Milwaukee Brewers at Philadelphia Phillies Pick 5/13/19
Milwaukee Brewers (24-18) at Philadelphia Phillies (23-16)
When: 7 PM, Monday, May 13, 2019
Where: Citizens Bank Park, Philadelphia
Opening Line: MIL Off/PHI Off
Starting Pitchers: Freddy Peralta (2-1, 6.75 ERA, 1.61 WHIP) vs. Aaron Nola (3-0, 4.57 ERA, 1.48 WHIP
The Problems With Peralta
Freddy Peralta has had two fantastic starts this year: shutting down Cincinnati in a two-hit performance over eight innings (at Great American Ball Park, no less) and blanking Washington in his most recent start, where he held the Nationals to three hits in five innings. But in between those starts, things have gotten pretty ugly for the Milwaukee hurler. Against Colorado, and without the excuse of Coors Field because the game was a home game for the Brewers, Peralta gave up nine runs and eight hits in four innings on the hill. Things weren’t much better against the Angels, who tagged him for seven earned runs in an 11-8 loss in Anaheim.
Peralta can be quite maddening to see in a game where you have money on the line because he’s got the talent to produce a fantastic performance on the hill that can leave you in a tight spot. When he’s on, he’s a fine pitcher who can lead his club to a victory by himself. But as evidenced by an ERA that’s over 6, Peralta has had more poor performances than good ones this year.
April Struggles Bring May Gems
Aaron Nola’s April went about as well as Cersei Lannister’s attempts to keep hold of King’s Landing in the face of Daenerys Targaryen’s army. The Phillies’ ace was lit up on four different occasions to start the first full month of the baseball season, giving up a combined 19 runs in four starts against Colorado, the Mets, and Washington (twice). Only once did he make it past the sixth inning, and that was only one out into that frame before he was replaced.
But since the calendar has flipped, Nola has returned to form. He showed signs of becoming his old self in his final April start against Miami, but got no run support and had to watch his team drop a 3-1 decision to the Marlins after he tossed 6.2 innings of holding Miami to one run. Against Detroit and St. Louis, however, the Phillies hit well and gave Nola the support he needed. He held both teams to a run each, and the Phils put both games in the win column. In his past 18.1 innings, he’s allowed just three runs to cross the plate. That’s a worrisome thought for the Brewers, mainly because they might be without Ryan Braun in this matchup, as Braun is still recovering from a hamstring injury.
Citizens Bank Blasts
To say that Citizens Bank Park is a hitter-friendly park might be one of the most obvious statements in baseball. With fences so short that pitchers such as John Smoltz and Curt Schilling have said several less-than-pleasant things about it, Philadelphia’s park has become legendary for its inviting flower beds for home run hitters. The reputation might have been a bit overblown at times, but Citizens Bank Park has still proven to be a hitter’s park, and this is one time when that might really work against the Phillies. The Brewers lead the National League in round-trippers, hitting 67 home runs this season. They’ve shown no issues connecting for big hits this season, and one in three of their runs this year have come via the home run.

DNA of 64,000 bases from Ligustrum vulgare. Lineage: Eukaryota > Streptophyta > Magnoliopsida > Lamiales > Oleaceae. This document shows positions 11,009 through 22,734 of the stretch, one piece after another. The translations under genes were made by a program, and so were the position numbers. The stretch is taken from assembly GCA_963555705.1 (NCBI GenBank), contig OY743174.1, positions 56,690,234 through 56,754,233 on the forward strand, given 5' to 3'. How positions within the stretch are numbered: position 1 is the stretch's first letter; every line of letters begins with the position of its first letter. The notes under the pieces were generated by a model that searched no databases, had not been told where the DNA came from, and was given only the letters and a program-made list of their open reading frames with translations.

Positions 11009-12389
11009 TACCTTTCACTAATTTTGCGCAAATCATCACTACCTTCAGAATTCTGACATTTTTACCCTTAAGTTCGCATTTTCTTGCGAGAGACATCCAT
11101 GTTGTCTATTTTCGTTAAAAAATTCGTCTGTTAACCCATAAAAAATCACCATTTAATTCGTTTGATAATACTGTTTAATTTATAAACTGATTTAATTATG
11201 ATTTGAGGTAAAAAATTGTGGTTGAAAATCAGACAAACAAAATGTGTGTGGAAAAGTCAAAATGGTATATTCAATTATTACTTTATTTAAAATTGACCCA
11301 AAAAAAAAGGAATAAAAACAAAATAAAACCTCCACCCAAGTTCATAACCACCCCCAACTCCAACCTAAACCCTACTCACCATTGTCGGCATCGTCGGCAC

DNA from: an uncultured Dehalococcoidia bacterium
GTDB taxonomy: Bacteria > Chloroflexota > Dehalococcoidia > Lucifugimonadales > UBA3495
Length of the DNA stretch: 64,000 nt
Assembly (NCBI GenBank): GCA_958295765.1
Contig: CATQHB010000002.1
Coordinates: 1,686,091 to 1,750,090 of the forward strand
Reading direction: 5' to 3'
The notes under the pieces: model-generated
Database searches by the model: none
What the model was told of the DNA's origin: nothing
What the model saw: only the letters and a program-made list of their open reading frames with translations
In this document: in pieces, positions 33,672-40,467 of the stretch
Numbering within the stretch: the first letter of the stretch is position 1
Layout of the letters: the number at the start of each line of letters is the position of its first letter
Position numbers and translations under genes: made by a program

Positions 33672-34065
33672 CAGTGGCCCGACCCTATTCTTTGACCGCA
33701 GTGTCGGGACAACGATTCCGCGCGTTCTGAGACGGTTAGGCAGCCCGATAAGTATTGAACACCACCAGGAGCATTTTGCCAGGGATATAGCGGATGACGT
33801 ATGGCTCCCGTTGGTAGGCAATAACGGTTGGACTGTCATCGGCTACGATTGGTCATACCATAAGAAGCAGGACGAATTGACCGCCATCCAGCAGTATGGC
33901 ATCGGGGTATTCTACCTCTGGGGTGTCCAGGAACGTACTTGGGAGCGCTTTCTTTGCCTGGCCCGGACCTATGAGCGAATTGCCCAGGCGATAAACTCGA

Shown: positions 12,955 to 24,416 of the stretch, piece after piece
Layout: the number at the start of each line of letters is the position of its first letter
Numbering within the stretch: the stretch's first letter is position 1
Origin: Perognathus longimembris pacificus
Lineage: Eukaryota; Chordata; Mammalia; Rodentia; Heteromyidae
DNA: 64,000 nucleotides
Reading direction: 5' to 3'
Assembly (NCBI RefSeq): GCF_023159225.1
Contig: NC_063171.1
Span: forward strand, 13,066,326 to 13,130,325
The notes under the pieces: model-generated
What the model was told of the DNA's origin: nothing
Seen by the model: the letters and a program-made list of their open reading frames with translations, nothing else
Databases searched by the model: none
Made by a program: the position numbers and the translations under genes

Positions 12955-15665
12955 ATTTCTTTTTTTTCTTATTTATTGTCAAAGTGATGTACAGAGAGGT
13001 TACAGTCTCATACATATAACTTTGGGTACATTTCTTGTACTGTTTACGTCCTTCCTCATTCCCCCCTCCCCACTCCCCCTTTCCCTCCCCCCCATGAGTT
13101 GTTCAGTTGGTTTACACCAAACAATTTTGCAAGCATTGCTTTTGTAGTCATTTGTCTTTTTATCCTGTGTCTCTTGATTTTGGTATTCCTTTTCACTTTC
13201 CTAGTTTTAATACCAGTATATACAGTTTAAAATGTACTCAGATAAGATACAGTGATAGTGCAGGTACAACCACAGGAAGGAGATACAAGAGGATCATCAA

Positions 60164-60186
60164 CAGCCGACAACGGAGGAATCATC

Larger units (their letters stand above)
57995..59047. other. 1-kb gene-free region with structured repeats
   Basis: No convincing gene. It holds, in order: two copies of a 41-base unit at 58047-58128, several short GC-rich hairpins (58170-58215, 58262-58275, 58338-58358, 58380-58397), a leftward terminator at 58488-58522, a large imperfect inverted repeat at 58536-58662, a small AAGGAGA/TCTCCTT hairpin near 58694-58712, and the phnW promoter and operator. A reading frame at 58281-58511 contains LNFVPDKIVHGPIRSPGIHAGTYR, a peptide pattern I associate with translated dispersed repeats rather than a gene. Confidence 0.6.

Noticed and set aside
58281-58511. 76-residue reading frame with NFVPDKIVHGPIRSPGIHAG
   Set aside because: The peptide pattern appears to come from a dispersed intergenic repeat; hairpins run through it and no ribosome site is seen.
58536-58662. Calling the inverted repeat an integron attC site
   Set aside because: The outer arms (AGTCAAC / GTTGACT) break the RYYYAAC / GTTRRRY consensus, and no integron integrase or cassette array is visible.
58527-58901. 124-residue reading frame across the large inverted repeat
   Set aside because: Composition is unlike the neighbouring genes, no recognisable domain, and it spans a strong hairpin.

Philadelphia, despite its park, isn’t that kind of team. The Phillies have only managed 44 home runs this year, ranking 23rd in the league. But what the Phillies don’t do with the big fly, they manufacture. Despite Milwaukee being homer happy this season, the Phillies have scored just two fewer runs than the Brewers, showing they can create something out of nothing better than just about any team in baseball. But will it be enough against Milwaukee’s power?
Over the past three years, this matchup has been an incredibly close one. Because of baseball’s unbalanced schedules and the teams not being in the same division, the Phillies and Reds only meet six or seven times a season, and they’ve been fantastic at going back and forth with each other. In the past 19 games, 10 have gone to Philadelphia and nine to Milwaukee. In other words, you can’t count on much of anything from this trend.
- The Brewers are 6-0 in their past six against the NL East.
- The Phillies are 6-1 in their past seven home games against a right-hander.
- The Brewers are 4-1 in Peralta’s past five starts when they scored two or less in their previous game.
- The over is 4-0 in Peralta’s past four starts against the NL East.
- The under is 7-0 in the Phillies’ past seven series openers
- The under is 8-1 in Nola’s past nine Monday starts.
The temperature is supposed to be 47 degrees at first pitch, creating chilly conditions for this contest in Philadelphia.
Two straight setbacks against the Cubs have made the Brewers a riskier proposition than they were 48 hours ago when they were in the midst of a seven-game win streak. But here’s the hard reality when it comes to the Brewers: Milwaukee’s a much better team in its Miller Park fortress than it is when it steps outside of Wisconsin.
That’s an obvious statement, as most teams are much better at home than on the road, but the Brewers take the disparity to another level. Only the Dodgers and Cubs have a better home record than the Brewers, and of the nine NL clubs with a winning record, only Milwaukee and St. Louis are under .500 on the road.
The Phillies have won four of six, and they did it in Missouri, taking two of three from both the Royals and the Cardinals. Beating Kansas City in a series is expected, but going to Busch Stadium and winning is a big deal, and it’s a sign that the Phils are for real. Even with the small park being an easy target for the Brewers, I think Nola pitches well again, and the Phillies keep things rolling. I’m taking Philadelphia here.